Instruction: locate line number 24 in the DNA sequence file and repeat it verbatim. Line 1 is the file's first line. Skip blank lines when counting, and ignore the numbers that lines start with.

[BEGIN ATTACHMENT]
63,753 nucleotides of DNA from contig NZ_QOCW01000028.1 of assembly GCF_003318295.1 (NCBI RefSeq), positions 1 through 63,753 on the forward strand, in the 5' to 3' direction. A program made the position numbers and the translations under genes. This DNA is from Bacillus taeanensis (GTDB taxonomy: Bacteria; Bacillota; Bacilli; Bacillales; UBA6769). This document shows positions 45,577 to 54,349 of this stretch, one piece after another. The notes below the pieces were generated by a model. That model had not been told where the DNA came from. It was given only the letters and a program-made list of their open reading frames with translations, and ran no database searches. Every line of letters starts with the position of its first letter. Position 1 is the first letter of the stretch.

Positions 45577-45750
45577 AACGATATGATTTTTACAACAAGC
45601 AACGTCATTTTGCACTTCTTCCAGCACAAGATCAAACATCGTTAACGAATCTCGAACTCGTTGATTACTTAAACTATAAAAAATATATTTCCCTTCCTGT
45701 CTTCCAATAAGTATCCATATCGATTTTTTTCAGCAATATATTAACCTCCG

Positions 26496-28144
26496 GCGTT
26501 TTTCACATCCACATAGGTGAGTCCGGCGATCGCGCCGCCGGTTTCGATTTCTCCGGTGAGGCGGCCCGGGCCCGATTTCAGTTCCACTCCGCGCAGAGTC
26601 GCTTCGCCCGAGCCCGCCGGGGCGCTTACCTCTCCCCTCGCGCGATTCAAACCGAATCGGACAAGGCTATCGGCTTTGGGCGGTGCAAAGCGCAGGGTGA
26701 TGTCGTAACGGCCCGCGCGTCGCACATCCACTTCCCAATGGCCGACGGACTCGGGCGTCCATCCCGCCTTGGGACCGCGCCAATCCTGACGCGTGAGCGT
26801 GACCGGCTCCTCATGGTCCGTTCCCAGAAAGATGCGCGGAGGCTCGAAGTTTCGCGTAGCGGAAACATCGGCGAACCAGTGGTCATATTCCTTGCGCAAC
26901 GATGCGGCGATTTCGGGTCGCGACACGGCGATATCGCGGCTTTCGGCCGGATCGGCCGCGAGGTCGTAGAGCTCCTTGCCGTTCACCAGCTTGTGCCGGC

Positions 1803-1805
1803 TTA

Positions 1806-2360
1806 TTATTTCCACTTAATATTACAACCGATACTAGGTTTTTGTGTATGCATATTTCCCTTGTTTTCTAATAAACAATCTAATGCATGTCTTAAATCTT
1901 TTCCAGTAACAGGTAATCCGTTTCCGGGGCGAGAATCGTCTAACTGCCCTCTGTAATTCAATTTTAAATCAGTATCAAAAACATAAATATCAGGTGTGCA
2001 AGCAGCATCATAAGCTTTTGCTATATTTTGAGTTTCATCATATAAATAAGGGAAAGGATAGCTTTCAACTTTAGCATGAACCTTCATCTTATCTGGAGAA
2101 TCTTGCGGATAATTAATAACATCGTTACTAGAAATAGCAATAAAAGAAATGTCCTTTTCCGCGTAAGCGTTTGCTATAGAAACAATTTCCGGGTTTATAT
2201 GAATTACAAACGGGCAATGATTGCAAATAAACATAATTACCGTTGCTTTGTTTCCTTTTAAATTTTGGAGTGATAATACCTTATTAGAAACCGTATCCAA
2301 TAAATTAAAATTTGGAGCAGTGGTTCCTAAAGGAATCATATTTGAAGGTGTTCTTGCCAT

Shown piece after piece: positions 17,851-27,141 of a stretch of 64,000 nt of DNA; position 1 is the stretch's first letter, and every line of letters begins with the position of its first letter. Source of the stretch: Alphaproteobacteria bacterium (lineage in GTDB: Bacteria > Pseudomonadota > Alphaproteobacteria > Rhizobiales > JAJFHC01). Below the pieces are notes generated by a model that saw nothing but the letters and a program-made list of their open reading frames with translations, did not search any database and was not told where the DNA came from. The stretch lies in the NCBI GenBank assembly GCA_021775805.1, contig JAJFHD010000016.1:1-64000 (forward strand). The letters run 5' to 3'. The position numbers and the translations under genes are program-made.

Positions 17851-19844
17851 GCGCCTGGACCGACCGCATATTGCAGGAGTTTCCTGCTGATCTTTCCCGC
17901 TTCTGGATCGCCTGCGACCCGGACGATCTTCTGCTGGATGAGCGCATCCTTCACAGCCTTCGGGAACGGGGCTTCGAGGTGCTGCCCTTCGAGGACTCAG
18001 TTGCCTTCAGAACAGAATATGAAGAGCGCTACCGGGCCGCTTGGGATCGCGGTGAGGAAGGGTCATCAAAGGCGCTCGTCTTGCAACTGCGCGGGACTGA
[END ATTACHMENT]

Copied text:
17851 GCGCCTGGACCGACCGCATATTGCAGGAGTTTCCTGCTGATCTTTCCCGC